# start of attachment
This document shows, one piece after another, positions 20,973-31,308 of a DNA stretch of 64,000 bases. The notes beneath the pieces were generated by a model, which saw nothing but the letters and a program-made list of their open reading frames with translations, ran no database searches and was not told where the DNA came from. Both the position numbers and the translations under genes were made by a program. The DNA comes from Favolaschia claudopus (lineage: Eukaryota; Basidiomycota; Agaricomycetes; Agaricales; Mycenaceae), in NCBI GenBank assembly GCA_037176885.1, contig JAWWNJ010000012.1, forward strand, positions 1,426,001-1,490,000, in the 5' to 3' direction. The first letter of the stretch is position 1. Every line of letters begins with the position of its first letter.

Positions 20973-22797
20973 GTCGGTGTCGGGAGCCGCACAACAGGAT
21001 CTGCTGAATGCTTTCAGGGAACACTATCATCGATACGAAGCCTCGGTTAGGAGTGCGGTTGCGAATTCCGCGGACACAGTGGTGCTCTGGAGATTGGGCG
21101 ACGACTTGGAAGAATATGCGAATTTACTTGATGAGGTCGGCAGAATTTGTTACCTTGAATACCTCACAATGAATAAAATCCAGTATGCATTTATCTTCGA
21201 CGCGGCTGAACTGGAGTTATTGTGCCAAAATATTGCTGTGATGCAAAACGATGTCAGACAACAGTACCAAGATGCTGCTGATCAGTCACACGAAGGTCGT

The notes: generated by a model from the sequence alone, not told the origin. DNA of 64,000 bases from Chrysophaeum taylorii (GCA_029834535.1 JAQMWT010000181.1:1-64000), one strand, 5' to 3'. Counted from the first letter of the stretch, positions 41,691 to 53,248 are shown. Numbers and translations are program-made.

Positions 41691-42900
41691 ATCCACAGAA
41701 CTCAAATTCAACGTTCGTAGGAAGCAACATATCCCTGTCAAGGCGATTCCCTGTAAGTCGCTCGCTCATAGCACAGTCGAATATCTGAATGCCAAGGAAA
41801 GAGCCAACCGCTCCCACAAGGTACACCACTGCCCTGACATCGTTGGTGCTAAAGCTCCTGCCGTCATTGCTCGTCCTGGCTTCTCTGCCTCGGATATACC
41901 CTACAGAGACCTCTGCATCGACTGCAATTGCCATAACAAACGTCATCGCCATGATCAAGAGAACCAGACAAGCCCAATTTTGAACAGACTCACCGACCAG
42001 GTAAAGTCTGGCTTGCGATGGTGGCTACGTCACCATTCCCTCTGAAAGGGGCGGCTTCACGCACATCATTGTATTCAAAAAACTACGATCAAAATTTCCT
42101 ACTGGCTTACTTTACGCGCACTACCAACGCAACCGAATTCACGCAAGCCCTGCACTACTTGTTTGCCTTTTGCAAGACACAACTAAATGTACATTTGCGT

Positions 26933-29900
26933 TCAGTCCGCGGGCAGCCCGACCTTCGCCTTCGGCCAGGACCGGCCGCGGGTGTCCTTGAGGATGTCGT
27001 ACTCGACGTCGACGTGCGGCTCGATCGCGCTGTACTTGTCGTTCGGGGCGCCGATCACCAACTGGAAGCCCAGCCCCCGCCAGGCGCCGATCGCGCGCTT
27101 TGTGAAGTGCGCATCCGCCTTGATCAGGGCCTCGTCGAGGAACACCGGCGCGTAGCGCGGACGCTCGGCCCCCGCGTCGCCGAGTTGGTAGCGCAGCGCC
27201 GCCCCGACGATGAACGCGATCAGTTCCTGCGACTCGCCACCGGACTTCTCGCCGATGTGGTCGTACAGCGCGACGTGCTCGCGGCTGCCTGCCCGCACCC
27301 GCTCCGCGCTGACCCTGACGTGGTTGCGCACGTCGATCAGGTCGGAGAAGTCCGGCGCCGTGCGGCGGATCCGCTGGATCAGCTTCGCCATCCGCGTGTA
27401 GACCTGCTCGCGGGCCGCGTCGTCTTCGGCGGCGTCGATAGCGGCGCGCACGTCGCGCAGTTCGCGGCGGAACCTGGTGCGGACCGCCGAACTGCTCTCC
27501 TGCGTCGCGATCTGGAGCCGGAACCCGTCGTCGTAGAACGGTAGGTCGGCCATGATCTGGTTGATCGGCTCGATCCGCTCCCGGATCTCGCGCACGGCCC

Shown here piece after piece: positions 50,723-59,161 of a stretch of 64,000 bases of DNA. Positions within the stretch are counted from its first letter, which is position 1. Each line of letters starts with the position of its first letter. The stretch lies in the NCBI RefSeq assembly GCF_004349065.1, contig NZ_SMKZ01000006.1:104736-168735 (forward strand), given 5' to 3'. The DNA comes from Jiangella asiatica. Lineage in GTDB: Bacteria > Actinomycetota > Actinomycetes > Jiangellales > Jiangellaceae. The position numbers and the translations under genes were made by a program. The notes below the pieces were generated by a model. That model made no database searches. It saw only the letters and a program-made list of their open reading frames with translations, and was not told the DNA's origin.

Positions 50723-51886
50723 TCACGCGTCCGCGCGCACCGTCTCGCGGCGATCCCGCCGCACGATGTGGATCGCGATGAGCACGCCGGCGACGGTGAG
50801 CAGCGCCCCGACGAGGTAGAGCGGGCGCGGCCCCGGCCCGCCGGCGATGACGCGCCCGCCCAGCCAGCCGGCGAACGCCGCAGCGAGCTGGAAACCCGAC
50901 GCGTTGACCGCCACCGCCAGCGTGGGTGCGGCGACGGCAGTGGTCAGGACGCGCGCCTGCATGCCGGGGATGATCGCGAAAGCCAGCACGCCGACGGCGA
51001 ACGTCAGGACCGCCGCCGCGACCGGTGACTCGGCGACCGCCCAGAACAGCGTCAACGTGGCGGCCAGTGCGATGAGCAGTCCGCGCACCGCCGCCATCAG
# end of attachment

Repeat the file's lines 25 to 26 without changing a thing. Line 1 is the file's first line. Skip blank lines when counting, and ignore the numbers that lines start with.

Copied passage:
50723 TCACGCGTCCGCGCGCACCGTCTCGCGGCGATCCCGCCGCACGATGTGGATCGCGATGAGCACGCCGGCGACGGTGAG
50801 CAGCGCCCCGACGAGGTAGAGCGGGCGCGGCCCCGGCCCGCCGGCGATGACGCGCCCGCCCAGCCAGCCGGCGAACGCCGCAGCGAGCTGGAAACCCGAC